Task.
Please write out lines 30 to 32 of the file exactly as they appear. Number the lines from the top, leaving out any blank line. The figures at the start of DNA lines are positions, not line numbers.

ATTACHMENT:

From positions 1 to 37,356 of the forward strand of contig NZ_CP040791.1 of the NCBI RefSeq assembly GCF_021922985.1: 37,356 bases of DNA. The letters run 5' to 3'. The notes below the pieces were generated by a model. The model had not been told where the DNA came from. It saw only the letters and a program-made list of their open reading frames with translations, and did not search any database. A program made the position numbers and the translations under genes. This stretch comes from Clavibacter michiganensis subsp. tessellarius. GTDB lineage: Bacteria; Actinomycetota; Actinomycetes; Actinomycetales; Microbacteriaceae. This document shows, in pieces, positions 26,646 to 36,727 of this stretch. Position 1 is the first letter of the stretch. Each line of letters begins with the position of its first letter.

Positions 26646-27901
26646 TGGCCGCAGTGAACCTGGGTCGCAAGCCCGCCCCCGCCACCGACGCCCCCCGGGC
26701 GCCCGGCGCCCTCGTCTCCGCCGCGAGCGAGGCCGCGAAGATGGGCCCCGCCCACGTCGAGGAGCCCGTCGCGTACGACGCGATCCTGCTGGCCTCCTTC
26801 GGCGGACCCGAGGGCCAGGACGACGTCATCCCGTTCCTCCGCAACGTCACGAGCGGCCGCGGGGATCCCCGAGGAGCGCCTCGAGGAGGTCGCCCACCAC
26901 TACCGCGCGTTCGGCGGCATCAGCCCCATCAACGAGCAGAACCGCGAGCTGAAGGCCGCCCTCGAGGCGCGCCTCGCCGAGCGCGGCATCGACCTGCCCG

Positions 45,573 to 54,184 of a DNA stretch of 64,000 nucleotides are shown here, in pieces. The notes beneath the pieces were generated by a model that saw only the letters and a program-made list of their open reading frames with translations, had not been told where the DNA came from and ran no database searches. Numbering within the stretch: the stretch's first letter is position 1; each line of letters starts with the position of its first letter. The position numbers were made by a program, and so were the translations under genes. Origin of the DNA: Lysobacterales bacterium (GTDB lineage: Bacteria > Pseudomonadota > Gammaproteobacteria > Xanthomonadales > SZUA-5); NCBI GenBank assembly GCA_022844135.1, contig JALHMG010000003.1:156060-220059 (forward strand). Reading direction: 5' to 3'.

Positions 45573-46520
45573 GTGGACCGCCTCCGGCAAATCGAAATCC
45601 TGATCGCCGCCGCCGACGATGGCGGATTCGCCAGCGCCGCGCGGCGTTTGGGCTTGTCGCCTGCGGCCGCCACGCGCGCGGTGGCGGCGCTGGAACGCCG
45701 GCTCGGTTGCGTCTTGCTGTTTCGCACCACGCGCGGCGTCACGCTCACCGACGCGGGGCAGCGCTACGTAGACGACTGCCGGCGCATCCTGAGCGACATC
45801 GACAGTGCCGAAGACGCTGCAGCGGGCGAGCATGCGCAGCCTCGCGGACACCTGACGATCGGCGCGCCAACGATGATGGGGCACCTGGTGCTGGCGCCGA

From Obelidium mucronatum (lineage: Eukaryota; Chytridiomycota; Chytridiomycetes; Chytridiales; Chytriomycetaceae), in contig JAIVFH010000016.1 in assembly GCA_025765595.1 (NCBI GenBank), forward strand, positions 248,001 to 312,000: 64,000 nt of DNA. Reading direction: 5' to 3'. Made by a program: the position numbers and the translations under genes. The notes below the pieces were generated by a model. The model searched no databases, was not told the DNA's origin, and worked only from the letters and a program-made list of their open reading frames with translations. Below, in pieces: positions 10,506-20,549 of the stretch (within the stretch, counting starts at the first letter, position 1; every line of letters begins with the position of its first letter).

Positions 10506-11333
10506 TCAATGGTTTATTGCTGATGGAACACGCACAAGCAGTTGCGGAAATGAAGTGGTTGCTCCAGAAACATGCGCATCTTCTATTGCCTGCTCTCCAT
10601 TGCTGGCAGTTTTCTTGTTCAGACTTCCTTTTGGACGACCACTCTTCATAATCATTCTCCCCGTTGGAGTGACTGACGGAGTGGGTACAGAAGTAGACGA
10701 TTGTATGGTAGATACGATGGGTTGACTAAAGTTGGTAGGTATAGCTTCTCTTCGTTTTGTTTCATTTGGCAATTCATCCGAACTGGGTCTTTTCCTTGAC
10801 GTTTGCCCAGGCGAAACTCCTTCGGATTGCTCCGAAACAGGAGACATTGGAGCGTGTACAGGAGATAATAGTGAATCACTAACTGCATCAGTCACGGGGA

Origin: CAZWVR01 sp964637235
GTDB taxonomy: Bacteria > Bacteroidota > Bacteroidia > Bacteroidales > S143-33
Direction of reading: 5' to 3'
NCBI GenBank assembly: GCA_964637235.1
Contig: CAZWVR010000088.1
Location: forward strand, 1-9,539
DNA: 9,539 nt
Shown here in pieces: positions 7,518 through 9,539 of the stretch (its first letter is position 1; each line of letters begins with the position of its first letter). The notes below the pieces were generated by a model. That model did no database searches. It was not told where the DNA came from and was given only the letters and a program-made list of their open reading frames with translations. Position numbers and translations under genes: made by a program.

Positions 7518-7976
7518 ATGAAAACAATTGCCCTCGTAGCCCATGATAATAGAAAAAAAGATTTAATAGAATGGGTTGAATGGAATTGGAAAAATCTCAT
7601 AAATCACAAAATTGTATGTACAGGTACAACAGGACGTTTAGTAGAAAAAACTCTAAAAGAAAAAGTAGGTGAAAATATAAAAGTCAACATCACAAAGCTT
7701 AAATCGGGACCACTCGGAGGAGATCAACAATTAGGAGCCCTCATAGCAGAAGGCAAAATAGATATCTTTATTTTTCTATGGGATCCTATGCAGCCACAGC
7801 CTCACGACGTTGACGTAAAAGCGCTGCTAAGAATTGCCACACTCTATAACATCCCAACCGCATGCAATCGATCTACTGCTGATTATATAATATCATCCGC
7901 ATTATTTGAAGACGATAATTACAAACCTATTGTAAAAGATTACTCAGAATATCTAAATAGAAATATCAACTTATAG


7701 AAATCGGGACCACTCGGAGGAGATCAACAATTAGGAGCCCTCATAGCAGAAGGCAAAATAGATATCTTTATTTTTCTATGGGATCCTATGCAGCCACAGC
7801 CTCACGACGTTGACGTAAAAGCGCTGCTAAGAATTGCCACACTCTATAACATCCCAACCGCATGCAATCGATCTACTGCTGATTATATAATATCATCCGC
7901 ATTATTTGAAGACGATAATTACAAACCTATTGTAAAAGATTACTCAGAATATCTAAATAGAAATATCAACTTATAG